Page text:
TWO thirds of British women are unaware that heart disease and stroke are the number one cause of female death, affecting one in three women in Europe, according to new research released this week.
Only one third (34 per cent) of British women know that cardiovascular disease (CVD) posed the highest risk, nearly half of women questioned (49 per cent) wrongly feel that cancer is the biggest threat. Others cite respiratory diseases, diseases of the nervous system or traffic accidents as the most likely cause.
Compared to their European counterparts, German women had the highest level of awareness of the issue (54 per cent), with British women the least aware (34 per cent), according to a survey amongst British, French, German and Swedish women, conducted on behalf of the World Heart Federation (WHF).
Awareness is lowest amongst the younger generation of European women, with only one in three (33 per cent) 18-24 year olds across the four countries naming CVD as the biggest killer, compared to 54 per cent of 45-54 year olds.
Whilst awareness is important, taking action on heart health is vital. Physical activity is a key way of helping to keep your heart healthy, but the research found that three quarters of women in the four countries are doing less than the World Health Organization’s recommended levels of activity. One in ten of those questioned admitted that they do not spend any time at all doing moderate exercise (brisk walking, gardening, dancing etc.) in an average week.
To help reverse this trend, in the run up to this summer’s UEFA Women’s EURO in The Netherlands, women across Europe are being encouraged to join the #MatchFitWoman 28-day challenge: improving their heart health by setting goals to get active for 30 minutes a day, five days a week.
The challenge and research are part of A Healthy Heart Your Goal, a joint campaign by WHF, UEFA, The Dutch Heart Foundation, the Royal Dutch Football Association (KNVB) and the Healthy Stadia network, which aims to raise awareness of heart health and encourage women and children to be more physically active.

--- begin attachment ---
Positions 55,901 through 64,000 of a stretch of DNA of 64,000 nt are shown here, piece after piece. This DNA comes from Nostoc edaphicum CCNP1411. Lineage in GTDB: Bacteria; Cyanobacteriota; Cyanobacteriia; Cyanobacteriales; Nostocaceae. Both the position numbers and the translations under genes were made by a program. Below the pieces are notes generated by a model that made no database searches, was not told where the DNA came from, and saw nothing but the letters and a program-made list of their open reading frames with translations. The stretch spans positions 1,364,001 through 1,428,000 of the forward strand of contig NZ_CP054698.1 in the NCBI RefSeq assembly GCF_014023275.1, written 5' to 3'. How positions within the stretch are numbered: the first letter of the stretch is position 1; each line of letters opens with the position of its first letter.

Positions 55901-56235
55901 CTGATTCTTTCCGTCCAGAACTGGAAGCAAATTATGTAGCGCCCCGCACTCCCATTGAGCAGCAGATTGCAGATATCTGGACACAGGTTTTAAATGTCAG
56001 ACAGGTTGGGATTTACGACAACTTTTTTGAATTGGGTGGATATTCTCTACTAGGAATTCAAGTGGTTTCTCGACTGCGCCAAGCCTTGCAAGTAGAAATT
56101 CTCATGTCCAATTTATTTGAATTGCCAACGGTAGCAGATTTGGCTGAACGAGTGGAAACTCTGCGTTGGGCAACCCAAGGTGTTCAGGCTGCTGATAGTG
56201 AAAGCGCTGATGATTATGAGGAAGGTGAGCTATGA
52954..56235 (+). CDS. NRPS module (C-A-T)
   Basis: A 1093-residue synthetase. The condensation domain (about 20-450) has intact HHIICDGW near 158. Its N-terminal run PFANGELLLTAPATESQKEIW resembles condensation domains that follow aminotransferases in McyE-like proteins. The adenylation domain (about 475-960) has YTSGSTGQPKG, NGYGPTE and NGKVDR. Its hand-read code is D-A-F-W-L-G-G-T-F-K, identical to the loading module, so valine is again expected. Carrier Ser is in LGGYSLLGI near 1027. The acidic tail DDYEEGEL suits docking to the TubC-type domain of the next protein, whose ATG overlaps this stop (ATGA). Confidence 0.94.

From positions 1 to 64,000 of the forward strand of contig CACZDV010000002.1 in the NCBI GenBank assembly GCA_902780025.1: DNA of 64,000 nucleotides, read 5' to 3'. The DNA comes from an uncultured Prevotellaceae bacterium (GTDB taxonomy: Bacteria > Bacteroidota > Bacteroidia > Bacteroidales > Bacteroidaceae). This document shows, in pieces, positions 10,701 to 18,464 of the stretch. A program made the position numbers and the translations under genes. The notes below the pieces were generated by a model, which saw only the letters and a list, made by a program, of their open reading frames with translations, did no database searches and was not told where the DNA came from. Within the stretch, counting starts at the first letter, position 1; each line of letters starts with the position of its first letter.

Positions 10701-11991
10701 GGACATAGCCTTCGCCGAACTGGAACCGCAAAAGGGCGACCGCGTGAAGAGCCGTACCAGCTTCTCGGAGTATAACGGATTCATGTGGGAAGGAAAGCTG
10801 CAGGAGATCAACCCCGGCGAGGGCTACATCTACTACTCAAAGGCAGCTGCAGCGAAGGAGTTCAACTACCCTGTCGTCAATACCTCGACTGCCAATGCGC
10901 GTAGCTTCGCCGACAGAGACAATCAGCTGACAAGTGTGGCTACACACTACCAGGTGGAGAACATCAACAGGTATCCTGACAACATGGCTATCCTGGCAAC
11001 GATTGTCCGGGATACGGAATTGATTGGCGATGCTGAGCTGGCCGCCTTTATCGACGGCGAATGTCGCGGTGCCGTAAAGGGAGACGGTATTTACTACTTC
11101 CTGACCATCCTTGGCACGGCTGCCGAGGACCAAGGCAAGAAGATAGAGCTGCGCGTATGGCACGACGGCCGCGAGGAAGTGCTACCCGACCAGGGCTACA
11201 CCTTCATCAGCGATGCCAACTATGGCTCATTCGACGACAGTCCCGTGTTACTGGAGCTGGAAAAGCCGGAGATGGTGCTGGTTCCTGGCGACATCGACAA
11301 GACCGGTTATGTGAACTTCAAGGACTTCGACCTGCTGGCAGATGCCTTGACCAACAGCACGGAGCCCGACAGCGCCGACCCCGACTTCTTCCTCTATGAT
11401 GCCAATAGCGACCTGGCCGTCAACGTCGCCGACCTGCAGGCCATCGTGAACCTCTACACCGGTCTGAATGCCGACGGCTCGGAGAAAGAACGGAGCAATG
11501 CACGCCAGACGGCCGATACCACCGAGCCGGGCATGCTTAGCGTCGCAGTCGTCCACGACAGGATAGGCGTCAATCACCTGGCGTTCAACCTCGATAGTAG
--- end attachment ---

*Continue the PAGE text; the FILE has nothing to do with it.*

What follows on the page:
Sangeeta Bhagat, World Heart Federation said: ‘Every woman can be match fit. Being a #MatchFitWoman is not about being ‘Beach Body Ready’. It’s about recognising that even with our busy lives, we can all make a healthy heart our goal and make small changes that will keep us fit and healthy, there for our loved ones – for the long term.’
World Health Organization’s Global Recommendations on Physical Activity for Health are: adults between 18 – 64 should do 150 minutes of moderate exercise or 75 minutes of vigorous physical exercise per week.
It’s clear women want to do more exercise – 72 per cent of women questioned across the four countries would like to be more active, rising to 81 per cent when it comes to 18-24 year olds. But what’s holding them back? Key barriers to exercise for the women questioned include: embarrassment about their lack of fitness (31 per cent), being too busy (42 per cent) and worries about the cost of exercise (36 per cent).
Peter Gillieron, Chairman of the UEFA Fair Play and Social Responsibility Committee said: ‘We can all look after our hearts by making exercise a part of our daily life. Playing football is a fun way of getting together with friends or meeting new people, and importantly, you don’t need an expensive venue or kit – having a kick about in the local park is looking after your heart just as much as playing in an European final.’